Teens respond to adults being entirely upfront and honest with them and whether or not they ask further questions, you'll at least know that you have their attention and have let them know how serious the choice to have sex is and can be. After that, it’s going to be up to them. Teaching abstinence only teaches teens how to make irresponsible, misinformed choices because when teens don't get information from a teacher and don't want to ask their parents and be embarrassed, they get it from an equally misinformed friend who's heard bare rumors from their older siblings. You have to give them all the information and make it serious enough for them to pay attention and you might be surprised at the drops in teen-pregnancy rates in our schools after that. If you don't want your child to have Sex-Ed you should sign a waiver and they can take another 9-week course, or do your homework before you choose your child’s high school, but do take it upon yourself to tell them all the facts yourselves if you go that route. Don’t just sue the high school for what you don’t want them to learn. Don’t be delusional in thinking that if they don’t know the school in't teaching them, and they don’t come to you with questions, that teen pregnancy or something else won’t happen to them because you’ve simply told them that they should wait until marriage (which you should tell them, if that’s how you feel. I’m not saying not to. I’m just saying that you should tell them WHY you feel that they should wait.)
When my future kids get to that age I'm going to be open to any and all questions they have and I'll be honest with them about my experience. Yes, I waited until I was an adult to engage in sexual activity but my high school had a separate classroom for the handful of pregnant girls and I vaguely knew one or two of them*(See note below). No, their father wasn't the first person I had sex with. Yes, I have had a pregnancy scare and it was an emotionally wrenching few days to think that I might be pregnant before I had marriage and financial stability and what I was going to do if it turned out to be true. And yes, and I was lucky but no, not everyone will be so lucky. We should be using the lessons from our younger years to give our children some perspective. This sort of personal relevance needs to be coming from parents and all the facts need to come from our educators since not all parents have gone through the sexual trends that their kids will be hearing about and wondering about as they grow up. (While we're at it, part of Sex-Ed should be to teach girls how to physically protect and defend themselves if they feel physically threatened. Toss in some basic karate with their signed agreement that they will only use it to their defense. I'm down. And teach the boys to recognize when a girl is trying to say "No" and that they need to back off. It's through non-communication that things can turn for the worse in a situation like that.) Think about it. Makes a lot of sense to me. What makes sense to you?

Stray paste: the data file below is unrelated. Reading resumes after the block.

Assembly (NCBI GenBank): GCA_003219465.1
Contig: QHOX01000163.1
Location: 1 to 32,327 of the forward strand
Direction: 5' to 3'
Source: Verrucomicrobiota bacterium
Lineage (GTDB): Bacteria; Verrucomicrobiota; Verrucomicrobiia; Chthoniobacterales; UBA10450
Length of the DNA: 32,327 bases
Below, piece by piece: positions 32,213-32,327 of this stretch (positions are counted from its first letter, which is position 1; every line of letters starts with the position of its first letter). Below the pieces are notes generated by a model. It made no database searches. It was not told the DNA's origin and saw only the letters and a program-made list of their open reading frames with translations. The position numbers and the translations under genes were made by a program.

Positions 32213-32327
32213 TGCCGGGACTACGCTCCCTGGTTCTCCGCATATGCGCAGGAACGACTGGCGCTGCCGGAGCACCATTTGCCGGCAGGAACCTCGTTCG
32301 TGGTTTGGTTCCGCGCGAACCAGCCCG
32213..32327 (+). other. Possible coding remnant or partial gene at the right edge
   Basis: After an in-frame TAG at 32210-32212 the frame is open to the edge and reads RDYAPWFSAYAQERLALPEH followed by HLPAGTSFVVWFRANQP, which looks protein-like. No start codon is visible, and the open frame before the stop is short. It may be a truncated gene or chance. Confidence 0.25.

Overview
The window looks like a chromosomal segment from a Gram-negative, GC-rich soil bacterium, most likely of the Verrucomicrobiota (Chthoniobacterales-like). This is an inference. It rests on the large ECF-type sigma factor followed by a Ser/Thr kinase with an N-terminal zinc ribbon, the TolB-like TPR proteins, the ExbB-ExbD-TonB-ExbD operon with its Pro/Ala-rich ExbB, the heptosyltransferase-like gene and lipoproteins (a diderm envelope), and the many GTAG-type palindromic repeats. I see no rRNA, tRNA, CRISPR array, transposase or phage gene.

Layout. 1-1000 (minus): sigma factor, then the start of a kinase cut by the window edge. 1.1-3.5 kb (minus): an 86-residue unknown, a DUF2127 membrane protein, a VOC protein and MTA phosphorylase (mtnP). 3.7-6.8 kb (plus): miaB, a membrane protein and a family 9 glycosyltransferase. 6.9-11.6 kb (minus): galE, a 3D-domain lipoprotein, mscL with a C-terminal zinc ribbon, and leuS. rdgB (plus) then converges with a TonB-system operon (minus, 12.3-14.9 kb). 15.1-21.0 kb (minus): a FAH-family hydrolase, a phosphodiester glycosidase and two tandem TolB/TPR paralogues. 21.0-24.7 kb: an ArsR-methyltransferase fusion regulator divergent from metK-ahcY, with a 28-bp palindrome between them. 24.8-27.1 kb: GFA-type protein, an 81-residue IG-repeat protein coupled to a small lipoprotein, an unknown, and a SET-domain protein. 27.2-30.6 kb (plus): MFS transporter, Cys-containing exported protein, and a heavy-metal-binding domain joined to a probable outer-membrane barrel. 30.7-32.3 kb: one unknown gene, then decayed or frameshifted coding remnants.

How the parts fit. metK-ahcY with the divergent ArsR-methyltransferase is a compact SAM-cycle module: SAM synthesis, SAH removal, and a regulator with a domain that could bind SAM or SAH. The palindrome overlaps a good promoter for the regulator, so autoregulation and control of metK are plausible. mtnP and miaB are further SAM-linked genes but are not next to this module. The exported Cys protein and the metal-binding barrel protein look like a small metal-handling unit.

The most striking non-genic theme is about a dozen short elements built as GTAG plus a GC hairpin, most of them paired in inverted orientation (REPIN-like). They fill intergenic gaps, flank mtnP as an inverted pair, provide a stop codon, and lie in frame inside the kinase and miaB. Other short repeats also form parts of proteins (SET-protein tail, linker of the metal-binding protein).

Happy Responsibility (and Education)
*My note on having the pregnant girls separated from the rest of the student body: If the school teaches some level of sex education instead of abstinence, I don’t think that they should be in a different classroom, IF they don’t want to be. More girls might take notice if there’s someone sitting next to them who is pregnant, might ask questions about what contraceptives were used, if any, and would see on a daily basis that their classmate is going through some very emotional and physical demands that they never expected to go through by not thinking sex through. A realization that students could process on their own terms.